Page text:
The holiday season is upon us! And as we plan to gather ’round the table with families big and small, many (or most?) of us can anticipate at least a few stressful or challenging moments with our loved ones.
I don’t know about you, but my experience is that family roles die hard. I haven’t lived at home with my parents and sister for 15 years, but put me back in that setting and I may as well be 15: easily irritated, overcritical, and messy. Ridiculous, right? But, I bet at least a few of you can relate. Psychologists (including me) will tell you that it’s very common to regress back to familiar and well worn family dynamics when the conditions are right. And there’s no more “right” condition than when we join one another to celebrate the holidays.
So knowing this, how can we keep this festive season from turning disastrous a la the Griswolds from National Lampoon’s Christmas Vacation? Here are a few tips to keep in your cornucopia of family sanity skills:
Expectations vs. Reality
For good or bad, advertisers have set up virtually every American to expect a magical, twinkling, cocoa-by-the-fireside-while-gazing-lovingly-into-your-family’s-eyes kind of holiday season (at least on some level). But at the same time, while we’re all hoping this year will live up to what we’ve seen on TV, many Americans are simultaneously holding onto disappointments about the realities of our past holiday experiences. The combination of which is a recipe for ho-ho-horrible feelings (forgive me, I couldn’t help myself!).
In this case, the key to happiness is aligning your expectations with a probable reality. If you’ve never gazed lovingly into your brother’s eyes by the fireside (and who has?!), it would be unrealistic to expect much different this year. At the same time, there are probably many real moments you’ve had with each member of your family that are funny, loving, and endearing in their own ways. And when those moments aren’t compared against a Hallmark card, they likely twinkle much more brightly. Focus on finding and encouraging those moments.
Prioritize What’s Really Important
Don’t get me wrong, I love Pinterest as much as the next gal. But, browsing pins during the holidays can be downright dangerous — before I know it I’m planning to serve a homemade pumpkin pie with hand-harvested vanilla bean, make 37 knitted gift scarves, and work a classy partridge and pear tree into my table decor. For me and many other mamas, the holidays can quickly turn into a giant to-do list. Stressful! Not only for ourselves, but for our families. Because every moment we’re engaged in such projects, we’re not as present and available for memory making with our loved ones. Not that that’s always a bad thing.
The fact of the matter is, our families could give a hoot about the partridge (still need to look up what that is, exactly) and would much rather spend that time with us. And, without the stress of having to finish these projects, we are likely to be in a more relaxed, receptive, and connected mind frame. Not to mention, less exhausted or covered in hot glue!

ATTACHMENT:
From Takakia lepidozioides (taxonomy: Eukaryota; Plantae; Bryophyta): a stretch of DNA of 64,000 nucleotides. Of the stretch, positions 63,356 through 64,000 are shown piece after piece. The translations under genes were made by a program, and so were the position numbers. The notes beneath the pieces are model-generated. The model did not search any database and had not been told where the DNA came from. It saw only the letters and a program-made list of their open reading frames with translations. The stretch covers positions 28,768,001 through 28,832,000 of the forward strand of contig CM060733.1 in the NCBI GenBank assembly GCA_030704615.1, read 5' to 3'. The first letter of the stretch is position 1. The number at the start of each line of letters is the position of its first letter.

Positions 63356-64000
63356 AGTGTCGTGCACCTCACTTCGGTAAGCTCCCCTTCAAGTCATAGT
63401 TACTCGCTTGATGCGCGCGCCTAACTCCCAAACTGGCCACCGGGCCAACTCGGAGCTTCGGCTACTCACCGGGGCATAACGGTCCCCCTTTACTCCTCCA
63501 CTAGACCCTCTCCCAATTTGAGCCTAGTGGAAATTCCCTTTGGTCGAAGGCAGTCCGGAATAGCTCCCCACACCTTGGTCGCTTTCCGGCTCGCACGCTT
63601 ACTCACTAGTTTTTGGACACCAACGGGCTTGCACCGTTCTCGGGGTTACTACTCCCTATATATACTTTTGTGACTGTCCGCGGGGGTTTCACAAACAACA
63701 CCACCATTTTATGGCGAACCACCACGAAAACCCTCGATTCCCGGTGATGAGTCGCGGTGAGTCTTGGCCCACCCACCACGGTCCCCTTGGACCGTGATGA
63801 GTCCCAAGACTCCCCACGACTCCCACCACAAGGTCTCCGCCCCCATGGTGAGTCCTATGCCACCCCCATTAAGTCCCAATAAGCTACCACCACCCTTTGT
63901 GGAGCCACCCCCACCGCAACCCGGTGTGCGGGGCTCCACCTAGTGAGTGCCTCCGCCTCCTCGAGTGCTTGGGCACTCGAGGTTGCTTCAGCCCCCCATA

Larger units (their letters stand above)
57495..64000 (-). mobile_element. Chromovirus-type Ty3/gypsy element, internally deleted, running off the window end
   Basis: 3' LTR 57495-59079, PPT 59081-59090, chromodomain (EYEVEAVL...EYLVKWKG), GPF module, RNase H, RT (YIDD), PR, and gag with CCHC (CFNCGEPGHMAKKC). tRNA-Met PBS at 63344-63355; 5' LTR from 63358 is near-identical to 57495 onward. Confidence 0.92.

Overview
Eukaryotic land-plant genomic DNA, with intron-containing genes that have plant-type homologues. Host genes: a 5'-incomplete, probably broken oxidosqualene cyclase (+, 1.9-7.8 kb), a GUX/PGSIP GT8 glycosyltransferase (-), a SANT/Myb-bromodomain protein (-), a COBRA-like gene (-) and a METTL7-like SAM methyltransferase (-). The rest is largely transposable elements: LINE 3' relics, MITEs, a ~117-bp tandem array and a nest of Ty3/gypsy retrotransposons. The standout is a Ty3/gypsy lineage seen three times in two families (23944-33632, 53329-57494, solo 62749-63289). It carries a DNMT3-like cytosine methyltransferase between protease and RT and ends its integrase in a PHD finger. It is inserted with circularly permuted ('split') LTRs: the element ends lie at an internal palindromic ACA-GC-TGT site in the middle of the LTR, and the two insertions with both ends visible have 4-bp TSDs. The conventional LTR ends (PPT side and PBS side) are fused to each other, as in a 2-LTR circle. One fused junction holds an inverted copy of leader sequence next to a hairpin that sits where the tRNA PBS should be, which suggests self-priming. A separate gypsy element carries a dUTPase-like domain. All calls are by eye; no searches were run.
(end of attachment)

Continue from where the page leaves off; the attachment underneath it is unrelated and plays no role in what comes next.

Give Grandma a Break, in Advance!
Maybe it’s Grandma’s snarky comments at the Thanksgiving table, your Dad’s obnoxious insistence on impersonating Santa, or your Aunt’s ultra cheery desire to carol. I’m talking the moments that make you cringe and have the power to bring out your inner Grinch. Whatever it is in your family, you probably have at least a few holiday annoyances that you can predict ahead of time. In our family, we’ve watched A Christmas Story every Christmas Eve since I can remember. For some years my sister and I were almost uncontrollably annoyed when, during the scene where Randy is “eating like a piggie,” our mom would predictably say, “He’s not even getting any in his mouth!” Now, it’s a moment we look forward to, knowing it will cause a full-family crack up. With a quick shift in perspective ahead of time, we were able to see that her comment was her way of trying to engage us during a valuable family tradition. And, it was just too difficult to laugh and roll our eyes simultaneously, so we gave her a break and did the one that was was more fun.
Timing Is Everything
Of course this isn’t a hard and fast rule, but the holidays are generally not the best time to bring up long-held resentments or “family talks” you’ve been avoiding. Negative memories have a way of attaching themselves to the circumstances around them, and no one wants to associate future holidays with yelling, crying, or awkward silence. Those things may happen anyway, but if we can anticipate that certain conversations will bring them on, we’ll be better served in the long run if they happen on a random Tuesday than on a holiday that we’ll be reminded of next year.
Acceptance, Acceptance . . . and Acceptance
Remember when I said family roles die hard? It’s true. And when they do, it’s rarely spontaneous, comfortable, or easy. Whatever your or your family’s imperfections, they’re okay. We’re all deserving of love, forgiveness, and grace, and the holidays are an excellent reminder of that. So this season give yourself and your family the gift of acceptance by allowing everyone to be their wacky, weird, annoying, loving, and perfectly imperfect selves.
Happy holiday memory making to you and yours!